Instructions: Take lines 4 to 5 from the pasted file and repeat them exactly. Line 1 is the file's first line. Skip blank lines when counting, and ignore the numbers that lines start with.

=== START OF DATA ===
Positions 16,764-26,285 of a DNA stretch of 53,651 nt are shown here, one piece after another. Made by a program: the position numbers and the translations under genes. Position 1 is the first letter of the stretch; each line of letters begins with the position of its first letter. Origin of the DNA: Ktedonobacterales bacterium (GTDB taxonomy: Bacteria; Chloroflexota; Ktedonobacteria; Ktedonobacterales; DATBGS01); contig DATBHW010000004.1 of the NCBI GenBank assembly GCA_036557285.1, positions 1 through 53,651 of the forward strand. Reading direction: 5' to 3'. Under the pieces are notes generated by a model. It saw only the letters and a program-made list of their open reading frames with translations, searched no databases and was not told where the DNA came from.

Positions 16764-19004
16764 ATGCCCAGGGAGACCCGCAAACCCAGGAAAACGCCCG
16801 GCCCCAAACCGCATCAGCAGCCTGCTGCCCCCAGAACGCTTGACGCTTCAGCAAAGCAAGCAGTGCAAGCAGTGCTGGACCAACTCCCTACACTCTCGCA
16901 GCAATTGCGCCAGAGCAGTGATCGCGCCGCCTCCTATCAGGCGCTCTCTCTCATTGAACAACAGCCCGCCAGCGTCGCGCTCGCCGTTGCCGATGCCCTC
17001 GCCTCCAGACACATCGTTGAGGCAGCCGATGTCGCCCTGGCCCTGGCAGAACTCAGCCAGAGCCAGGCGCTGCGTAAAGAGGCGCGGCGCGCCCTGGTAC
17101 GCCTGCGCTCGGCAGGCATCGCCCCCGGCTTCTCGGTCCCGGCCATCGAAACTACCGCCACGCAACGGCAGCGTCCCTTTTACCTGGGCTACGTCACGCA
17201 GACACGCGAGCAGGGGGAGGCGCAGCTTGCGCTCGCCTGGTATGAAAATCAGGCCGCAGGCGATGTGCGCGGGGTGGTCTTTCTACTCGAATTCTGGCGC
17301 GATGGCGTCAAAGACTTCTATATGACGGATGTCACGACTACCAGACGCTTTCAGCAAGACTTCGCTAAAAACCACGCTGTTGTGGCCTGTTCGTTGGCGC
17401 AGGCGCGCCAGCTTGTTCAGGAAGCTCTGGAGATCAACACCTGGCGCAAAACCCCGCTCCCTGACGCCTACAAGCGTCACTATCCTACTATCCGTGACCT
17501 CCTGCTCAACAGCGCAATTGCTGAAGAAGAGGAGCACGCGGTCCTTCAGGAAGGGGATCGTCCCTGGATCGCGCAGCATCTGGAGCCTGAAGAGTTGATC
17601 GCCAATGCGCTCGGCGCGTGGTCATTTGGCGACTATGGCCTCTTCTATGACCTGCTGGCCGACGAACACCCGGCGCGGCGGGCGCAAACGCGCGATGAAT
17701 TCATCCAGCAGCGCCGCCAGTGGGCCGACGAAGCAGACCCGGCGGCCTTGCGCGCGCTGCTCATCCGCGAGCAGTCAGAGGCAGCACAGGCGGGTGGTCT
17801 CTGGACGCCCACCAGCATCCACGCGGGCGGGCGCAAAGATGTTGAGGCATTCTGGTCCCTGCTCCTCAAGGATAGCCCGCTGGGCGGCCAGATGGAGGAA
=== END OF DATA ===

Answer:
16801 GCCCCAAACCGCATCAGCAGCCTGCTGCCCCCAGAACGCTTGACGCTTCAGCAAAGCAAGCAGTGCAAGCAGTGCTGGACCAACTCCCTACACTCTCGCA
16901 GCAATTGCGCCAGAGCAGTGATCGCGCCGCCTCCTATCAGGCGCTCTCTCTCATTGAACAACAGCCCGCCAGCGTCGCGCTCGCCGTTGCCGATGCCCTC